When the anti-choice billboards featuring President Obama went up at 58th & State, most media failed to mention that the images used to launch the public campaign were tacked to the north wall of the Exclusively Yours Auto Spa, headquarters for Che “Rhymefest” Smith’s 20th ward aldermanic run.
And no one asked Catherine Haskins, the owner of the auto spa, what she thought about them or how they complicated her life and Smith’s political mission.
“I’m pro-life,” says Haskins. “But not like this. Why do they have to attack black women? Why do they have to make black women out to be murderers? And have they thought about how they’re targeting black women and the president’s mother was white?”
The signs feature Barack Obama’s profile in black, white, green and red relief and the headline: “Every 21 minutes, our next possible leader is aborted.”
This weekend, sometime in the evening, the ads themselves were attacked, although most of Smith’s volunteers – including Haskins herself – had not noticed the modifications until Sunday night. (The wall the signs are on faces a vacant lot and nowhere near the entrance to the business.)
At least one of the three billboards was covered by a white sheet with a handwritten message: “In 21 minutes this sign should be gone.” A second sheet curled on the ground, fallen off a second sign, but with a different message: “Abort racism.”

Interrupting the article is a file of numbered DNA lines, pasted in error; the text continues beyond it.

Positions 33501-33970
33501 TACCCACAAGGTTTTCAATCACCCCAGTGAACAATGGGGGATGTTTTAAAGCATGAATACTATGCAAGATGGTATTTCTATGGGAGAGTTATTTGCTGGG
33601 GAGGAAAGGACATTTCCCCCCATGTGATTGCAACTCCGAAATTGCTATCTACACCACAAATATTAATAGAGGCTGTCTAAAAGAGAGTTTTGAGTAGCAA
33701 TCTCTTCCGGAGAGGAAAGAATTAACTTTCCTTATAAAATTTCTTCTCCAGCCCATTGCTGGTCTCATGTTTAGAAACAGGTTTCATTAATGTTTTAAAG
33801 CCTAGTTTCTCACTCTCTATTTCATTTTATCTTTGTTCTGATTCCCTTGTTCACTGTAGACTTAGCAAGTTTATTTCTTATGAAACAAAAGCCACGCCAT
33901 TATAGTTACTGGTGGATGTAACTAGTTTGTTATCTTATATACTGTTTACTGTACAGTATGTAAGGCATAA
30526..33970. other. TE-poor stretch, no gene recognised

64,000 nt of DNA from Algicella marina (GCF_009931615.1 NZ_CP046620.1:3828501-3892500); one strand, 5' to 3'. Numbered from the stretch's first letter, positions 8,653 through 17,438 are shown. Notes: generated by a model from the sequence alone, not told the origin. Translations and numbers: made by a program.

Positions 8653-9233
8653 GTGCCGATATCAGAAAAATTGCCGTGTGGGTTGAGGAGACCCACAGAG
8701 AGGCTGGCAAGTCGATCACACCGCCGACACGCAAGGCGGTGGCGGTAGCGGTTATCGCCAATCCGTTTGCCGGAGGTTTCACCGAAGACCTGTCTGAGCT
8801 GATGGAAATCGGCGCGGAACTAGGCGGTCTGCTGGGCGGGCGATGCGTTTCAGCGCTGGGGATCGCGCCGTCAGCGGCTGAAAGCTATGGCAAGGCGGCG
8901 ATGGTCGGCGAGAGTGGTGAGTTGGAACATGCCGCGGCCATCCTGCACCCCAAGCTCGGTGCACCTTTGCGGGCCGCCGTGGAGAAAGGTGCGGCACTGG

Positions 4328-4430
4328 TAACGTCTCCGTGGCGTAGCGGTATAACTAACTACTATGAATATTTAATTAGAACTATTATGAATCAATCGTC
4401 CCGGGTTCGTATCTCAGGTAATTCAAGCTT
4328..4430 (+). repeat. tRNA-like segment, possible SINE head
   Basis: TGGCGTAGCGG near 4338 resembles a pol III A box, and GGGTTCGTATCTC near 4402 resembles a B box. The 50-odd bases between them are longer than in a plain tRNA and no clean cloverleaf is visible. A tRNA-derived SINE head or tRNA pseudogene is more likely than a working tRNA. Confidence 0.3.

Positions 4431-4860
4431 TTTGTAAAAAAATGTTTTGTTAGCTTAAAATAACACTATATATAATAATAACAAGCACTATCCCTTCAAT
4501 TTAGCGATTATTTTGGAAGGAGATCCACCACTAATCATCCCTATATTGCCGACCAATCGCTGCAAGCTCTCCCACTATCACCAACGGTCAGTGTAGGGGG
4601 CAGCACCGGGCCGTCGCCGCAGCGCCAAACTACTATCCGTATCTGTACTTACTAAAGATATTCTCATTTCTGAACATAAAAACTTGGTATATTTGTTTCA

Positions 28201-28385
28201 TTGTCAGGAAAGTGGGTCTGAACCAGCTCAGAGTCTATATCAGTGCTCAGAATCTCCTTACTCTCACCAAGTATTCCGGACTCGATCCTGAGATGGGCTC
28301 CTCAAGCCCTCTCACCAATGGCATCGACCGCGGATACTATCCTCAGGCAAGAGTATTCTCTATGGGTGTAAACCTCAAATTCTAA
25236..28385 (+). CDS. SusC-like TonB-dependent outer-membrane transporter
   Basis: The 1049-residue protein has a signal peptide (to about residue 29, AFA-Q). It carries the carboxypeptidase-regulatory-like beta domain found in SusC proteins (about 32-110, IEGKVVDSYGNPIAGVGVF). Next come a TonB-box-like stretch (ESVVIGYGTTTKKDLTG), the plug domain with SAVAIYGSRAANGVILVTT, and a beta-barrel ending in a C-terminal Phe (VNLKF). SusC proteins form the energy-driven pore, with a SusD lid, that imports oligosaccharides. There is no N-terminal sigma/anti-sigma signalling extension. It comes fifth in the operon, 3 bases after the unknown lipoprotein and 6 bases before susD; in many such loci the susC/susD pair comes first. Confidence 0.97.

Haskins sighed and shook her head when she saw the sheets. She had no idea how they’d gotten up there. Among other things, the State Street block between 58th and 59th streets on which the Smith headquarters sits has been experiencing blackouts since the aldermanic race results narrowed to field to Smith and incumbent Willie Cochran.
“We call every time it happens, we make about 20 calls,” Haskins says. “We’re here until 8 at night sometimes so it matters to us that there’s no light and we can’t see a thing. It scares away volunteers, I know that.”
So it’s possible the sheets went up sometime after dark.
Then a Smith volunteer tells Haskins that, about two days ago, she saw a group “of about fifteen white ladies” strategizing about the signs. “They were talking about how they couldn’t damage the sign, that it was against the law,” the volunteer says. But all they did was talk, and she only overheard the conversation while she walked from her car to the office.
The billboards themselves also went up overnight, surprising Smith’s staff the next morning.
“I’ve called and called the billboard company,” Haskins says. “But Jeff (Lee of Lake Outdoor Advertising) has failed to return my calls. I have a contract with the billboard company but I do have a clause: no liquor, no cigarettes, no gentlemen’s clubs – nothing that is detrimental to the community. My attitude about it now is that if he won’t deal with it, I’ll just opt out of the contract and have the billboards come down, period.”